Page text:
taxes, taxes, taxes

disclaimer: this is my opinion on my blog.

First of all, I just want to say that this commercial irritates me:

This line is what does it:

"they say it's only pennies... well, those pennies add up when you're trying to feed a family"

Soda and juice are not what you need to buy to be feeding your family. If someone is buying so much soda and juice that those pennies do add up, then that person is probably buying way more than is healthy for them. Maybe the tax will help those people buy less and not consume so much junk. A "study [in the New England Journal of Medicine] cited research on price elasticity for soft drinks that has shown that for every 10 percent rise in price, consumption declines 8 to 10 percent."

That is a good thing, to me. Soda and juice drinks are a horrible way to hydrate yourself and offer empty calories, many actually dehydrate you. If you are thirsty, drink water.

The organization who pays for this ad does have some good points on their website:
"...taxes on soda and juice drinks do not teach our children to have a healthy lifestyle... Even the science shows that education, not taxation, is the key to reducing obesity and improving public health."

I completely agree that education is much more effective than taxing the drinks. I also don't think that a tax should be put on something (like food) for the sole purpose of deterring people from buying the item. For example, the tax on cigarettes isn't there to make people not buy them, it is to help make up for the loss of money that comes from illness/disease caused by smoking. Soda and sugary drinks are also costing the health care system money. Obesity causes many health problems that are potentially fatal. People who make choices leading to obesity should help pay to control the premiums that are rising in part because of them.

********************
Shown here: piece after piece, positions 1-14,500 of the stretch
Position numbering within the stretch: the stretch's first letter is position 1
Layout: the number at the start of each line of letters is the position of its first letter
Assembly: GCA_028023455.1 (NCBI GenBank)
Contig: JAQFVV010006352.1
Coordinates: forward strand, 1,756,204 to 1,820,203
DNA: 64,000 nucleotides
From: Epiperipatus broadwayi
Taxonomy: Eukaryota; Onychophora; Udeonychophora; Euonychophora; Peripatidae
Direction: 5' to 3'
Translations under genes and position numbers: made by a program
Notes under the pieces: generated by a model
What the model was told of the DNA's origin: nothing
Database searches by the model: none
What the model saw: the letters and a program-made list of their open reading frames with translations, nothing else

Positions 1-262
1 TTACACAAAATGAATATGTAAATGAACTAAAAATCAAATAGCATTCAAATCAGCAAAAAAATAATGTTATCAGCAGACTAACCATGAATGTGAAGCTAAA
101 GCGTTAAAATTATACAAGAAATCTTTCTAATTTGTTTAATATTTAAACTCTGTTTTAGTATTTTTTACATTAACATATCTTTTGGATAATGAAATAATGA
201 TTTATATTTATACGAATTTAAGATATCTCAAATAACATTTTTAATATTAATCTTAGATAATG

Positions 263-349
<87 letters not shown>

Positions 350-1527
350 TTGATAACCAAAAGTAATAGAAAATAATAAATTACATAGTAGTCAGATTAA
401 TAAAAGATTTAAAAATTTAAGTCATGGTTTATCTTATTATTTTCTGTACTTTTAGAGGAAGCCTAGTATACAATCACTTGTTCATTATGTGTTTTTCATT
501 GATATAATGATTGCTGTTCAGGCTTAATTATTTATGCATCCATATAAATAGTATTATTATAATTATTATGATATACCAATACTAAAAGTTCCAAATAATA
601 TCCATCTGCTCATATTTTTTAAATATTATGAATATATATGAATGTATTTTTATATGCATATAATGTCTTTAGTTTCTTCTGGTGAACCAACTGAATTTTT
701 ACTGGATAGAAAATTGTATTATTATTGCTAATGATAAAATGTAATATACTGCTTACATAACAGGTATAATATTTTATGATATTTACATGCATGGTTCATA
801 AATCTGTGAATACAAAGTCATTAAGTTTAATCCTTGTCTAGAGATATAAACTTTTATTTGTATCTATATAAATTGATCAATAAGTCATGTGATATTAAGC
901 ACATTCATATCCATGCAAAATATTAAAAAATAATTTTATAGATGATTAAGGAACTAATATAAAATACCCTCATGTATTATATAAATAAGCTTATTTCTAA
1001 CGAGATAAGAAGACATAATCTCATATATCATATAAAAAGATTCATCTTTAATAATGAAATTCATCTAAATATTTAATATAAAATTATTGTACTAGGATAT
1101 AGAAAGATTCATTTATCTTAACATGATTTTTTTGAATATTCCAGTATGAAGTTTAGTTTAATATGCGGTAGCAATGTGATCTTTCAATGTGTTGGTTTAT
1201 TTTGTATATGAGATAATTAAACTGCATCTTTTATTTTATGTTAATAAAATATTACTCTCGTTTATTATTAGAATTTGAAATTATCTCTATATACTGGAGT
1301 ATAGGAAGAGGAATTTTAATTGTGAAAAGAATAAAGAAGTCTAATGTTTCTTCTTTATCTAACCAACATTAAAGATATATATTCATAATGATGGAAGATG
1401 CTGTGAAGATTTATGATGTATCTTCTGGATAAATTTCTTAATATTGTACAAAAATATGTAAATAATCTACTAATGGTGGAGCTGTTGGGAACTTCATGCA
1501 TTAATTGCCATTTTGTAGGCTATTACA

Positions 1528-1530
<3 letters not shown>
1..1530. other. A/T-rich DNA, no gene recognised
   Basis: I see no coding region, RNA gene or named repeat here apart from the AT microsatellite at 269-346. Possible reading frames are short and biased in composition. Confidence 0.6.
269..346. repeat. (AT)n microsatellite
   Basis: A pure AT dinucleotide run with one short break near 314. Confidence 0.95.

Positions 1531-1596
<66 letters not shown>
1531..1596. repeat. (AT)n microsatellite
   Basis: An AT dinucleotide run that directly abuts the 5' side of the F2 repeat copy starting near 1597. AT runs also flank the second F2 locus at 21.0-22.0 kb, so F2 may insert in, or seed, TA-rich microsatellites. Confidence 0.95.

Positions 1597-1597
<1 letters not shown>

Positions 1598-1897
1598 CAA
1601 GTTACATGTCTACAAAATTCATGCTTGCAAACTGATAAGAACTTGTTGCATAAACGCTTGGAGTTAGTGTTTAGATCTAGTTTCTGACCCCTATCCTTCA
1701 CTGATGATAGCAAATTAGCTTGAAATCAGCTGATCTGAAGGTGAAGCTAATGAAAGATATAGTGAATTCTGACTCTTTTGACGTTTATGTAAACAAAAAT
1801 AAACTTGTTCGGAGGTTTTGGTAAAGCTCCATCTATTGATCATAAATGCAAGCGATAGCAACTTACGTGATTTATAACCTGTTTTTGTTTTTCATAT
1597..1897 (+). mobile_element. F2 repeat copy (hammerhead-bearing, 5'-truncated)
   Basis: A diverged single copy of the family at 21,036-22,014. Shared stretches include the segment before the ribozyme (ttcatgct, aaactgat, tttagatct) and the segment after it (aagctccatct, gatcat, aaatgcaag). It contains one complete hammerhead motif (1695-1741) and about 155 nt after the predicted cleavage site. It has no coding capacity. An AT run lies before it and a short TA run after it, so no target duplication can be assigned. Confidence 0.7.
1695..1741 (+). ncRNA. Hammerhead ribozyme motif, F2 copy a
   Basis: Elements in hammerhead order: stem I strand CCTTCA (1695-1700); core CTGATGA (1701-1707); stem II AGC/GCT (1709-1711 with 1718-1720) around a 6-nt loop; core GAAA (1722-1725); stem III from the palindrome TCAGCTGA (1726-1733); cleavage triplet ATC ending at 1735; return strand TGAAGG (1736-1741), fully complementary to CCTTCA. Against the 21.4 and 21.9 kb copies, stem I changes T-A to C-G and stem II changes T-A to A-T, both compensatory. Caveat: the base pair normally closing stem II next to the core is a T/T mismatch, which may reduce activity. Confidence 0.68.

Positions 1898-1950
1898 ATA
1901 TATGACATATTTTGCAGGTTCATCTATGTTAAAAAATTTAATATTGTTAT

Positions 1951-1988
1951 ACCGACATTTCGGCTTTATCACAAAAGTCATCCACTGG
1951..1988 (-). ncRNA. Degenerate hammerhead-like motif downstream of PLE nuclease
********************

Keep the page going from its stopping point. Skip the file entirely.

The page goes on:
The following is another argument against the tax that I mostly agree with and I find much more logical than people not being able to afford to feed their families:

"If you want to pay for health care reform," say Blumenauer, who sits on the House committee that writes tax law, "it's fairest to have every American pay a tiny amount." At the same time, a population that consumes too much sugar and fat is a problem, he says. But rather than focus on soda or french fries or other targets, Blumenauer would attack the problem on a larger scale.

"Why not end subsidies on corn?" he asks.

Corn is the main ingredient in high fructose corn syrup, which gives sugar drinks their sweetness while also contributing directly to the expanding waistlines of millions. Federal subsidies to corn growers vary by year depending on market price and other factors, but under current law, producers are guaranteed a total of at least $2 billion a year.

With so much federal aid, corn prices remain artificially low, which means the cost of a 2-liter bottle of Coke is inexpensive as well. Health professionals say that's a major cause of obesity.
(From THIS Oregonian article)

In the end, soda and juice drinks are not healthy. Most people know this. Should we tax it? Maybe, maybe not. Should anyone be running commercials like this? I personally think not.


kandra said...

I mostly agree you too. We really shouldn't be drinking enough juice and soda so the tax makes a difference. Personally, I never buy soda and buy little juice. However, I'm not sure taxing the food directly is necessarily right. I think taking away the subsidies for corn is probably the best bet. Instead of the govt being in control of one more thing, it's taking away it's power over corn production.

Rob and Marseille said...

I know dumb! I can't feed my family because the pop is too much $$. Sounds like they are leaning towards sales tax...I say start w/non essentials. For a while UT lowered the food sales tax from 6.5% to 4.5%...I think it's gone back up, but I don't notice a difference that much...maybe I should

Ksenia said...

hahaha! Zach and I both laughed out loud when we saw that commercial. It is ridiculous. I haven't thought about it much, but my first impression is that I have nothing against taxes on junk food (for reasons you mentioned).